What is MTHFR?
MTHFR stands for methyl-tetrahydrofolate reductase, an enzyme that is responsible for a process called methylation, which takes place in every cell of your body. There are two main genetic variants of MTHFR, called C677T and A1298C which can be associated with many health issues. Having a genetic variant with MTHFR means that your enzyme functions at a reduced capacity.
Methylation is an essential central biochemical process in the body affecting several systems:
- Your utilization of vitamin B12 and folate – important in pregnancy and pre-conception (associated with neural tube defects, an miscarriage)
- Neurotransmitter synthesis (dopamine, serotonin and norepinephrine) – affects mood and addiction (anxiety, depression, bipolar disorder, all types of addiction)
- Regulation of gene expression – Methylation is a process of effectively turning off or turning genes by adding methyl groups to the DNA strands. In very simple terms, wherever there is a methyl group, that gene will be silent, and when the methyl group is removed, the gene will be expressed. The implications of this are enormous, and having an optimally functioning methylation cycle is key to reducing our susceptibility to cardiovascular disease, cancer, neurological diseases and many other conditions.
- Processing of toxic heavy metals
- Hormone activity and hormone detoxification
- Immune system regulation
- Aging in general due to the effect on glutathione production
- Regulation of homocysteine – associated with development of early cardiovascular disease
As you can see, the effects of methylation are wide-spread, and can impact various systems: cardiovascular, mood and nervous system, detoxification, hormone balance, immune system, energy regulation and aging.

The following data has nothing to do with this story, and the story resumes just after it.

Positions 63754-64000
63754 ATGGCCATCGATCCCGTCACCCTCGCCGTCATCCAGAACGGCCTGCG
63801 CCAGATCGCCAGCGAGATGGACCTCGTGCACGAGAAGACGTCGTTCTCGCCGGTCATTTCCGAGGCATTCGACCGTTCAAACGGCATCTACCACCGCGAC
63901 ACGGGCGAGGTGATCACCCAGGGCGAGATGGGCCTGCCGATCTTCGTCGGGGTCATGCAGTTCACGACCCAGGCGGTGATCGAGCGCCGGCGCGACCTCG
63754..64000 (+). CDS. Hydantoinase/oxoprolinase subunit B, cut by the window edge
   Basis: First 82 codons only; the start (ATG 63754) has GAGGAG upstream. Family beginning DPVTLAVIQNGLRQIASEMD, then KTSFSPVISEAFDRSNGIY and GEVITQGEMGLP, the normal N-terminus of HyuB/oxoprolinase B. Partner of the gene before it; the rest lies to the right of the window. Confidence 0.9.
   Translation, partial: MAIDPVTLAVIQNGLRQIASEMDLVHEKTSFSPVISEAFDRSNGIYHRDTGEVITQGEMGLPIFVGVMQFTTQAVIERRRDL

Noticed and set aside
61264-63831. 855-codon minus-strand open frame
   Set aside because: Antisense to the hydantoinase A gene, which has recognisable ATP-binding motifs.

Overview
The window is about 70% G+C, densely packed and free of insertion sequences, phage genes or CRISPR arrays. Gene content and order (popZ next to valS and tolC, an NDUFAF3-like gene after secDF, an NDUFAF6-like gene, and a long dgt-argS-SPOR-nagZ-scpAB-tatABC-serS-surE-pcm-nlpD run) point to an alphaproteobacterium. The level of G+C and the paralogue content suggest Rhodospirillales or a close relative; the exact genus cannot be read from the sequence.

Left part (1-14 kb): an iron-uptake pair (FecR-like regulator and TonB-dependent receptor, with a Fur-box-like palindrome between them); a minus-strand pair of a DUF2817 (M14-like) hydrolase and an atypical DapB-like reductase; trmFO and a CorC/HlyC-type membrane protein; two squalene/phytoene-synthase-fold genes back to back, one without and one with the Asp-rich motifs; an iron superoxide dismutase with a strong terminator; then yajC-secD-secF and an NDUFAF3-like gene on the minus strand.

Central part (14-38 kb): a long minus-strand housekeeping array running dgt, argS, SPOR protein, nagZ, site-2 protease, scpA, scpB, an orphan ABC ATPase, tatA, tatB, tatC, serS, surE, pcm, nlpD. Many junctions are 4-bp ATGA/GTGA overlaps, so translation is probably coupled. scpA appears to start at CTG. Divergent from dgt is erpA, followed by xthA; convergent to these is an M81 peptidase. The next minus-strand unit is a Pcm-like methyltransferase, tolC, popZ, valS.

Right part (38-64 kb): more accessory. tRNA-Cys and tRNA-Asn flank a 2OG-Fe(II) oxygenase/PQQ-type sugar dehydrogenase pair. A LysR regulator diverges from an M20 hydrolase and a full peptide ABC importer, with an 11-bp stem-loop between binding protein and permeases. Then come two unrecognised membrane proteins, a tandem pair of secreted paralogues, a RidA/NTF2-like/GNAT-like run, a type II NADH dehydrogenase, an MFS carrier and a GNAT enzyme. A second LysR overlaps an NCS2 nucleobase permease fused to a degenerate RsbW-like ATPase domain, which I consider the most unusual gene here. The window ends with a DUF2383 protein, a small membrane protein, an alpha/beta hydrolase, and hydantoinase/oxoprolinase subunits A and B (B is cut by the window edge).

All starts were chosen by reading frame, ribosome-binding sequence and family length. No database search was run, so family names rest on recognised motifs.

Testing for MTHFR
Many of us carry mutations or defects in methylation genes, especially with MTHFR and the good news is that it is quite easy to test for. Currently the most cost effective and simple way to test is through a genomic panel at ’23 and me’ (www.23andme.com). Once your results are in, there is a way to access your raw data in order to view the genetic mutations that you carry. My one caution with this test is to think about the information you may find, and the implications of having this information about your health, and to have some support with interpretation.
When to test for MTHFR?
There are certain cases where I would highly recommend testing for MTHFR, based on personal or family history. Remember it is important to identify this condition to prevent prevent future health issues:
- Preconception (especially if we see some of the issues below in the family) – testing for both partners.
- Mental health issues – anxiety, mood swings, bipolar, depression especially
- Chemical sensitivity
- Chronic fatigue syndrome, fibromyalgia
- Cervical dysplasia (irregular PAP tests)
- Recurrent miscarriage
- Family history of early cardiovascular disease (before age 65) or blood clots
- Addiction (personal history or family history)
- Birth defects – cleft palate, spina bifida, midline defects, tetralogy of Fallot
Treatment for MTHFR
On the positive note, the MTHFR defect can be corrected by supporting the process with the correct forms of nutrients to essentially ‘bypass‘ the faulty enzyme. Nutrients typically required are the methylated versions of folate, called 5-MTHF and vitamin B12 in the form of methylcobalamin. Methylation however, is a more complicated process than just one enzyme, so if we are looking to support your genetics, I highly recommend testing more than the MTHFR gene in order to look at surrounding enzymes and pathways in the methylation cycle. In all cases, supplement dosages are started low and gradually built up.
Correcting methylation defects can have a profound impact on your health, both currently and in the future. It can also greatly improve pregnancy outcome and the health of your children. This is a case where taking the correct action with nutrition and supplemental support can have a tremendous benefit on your genetic expression.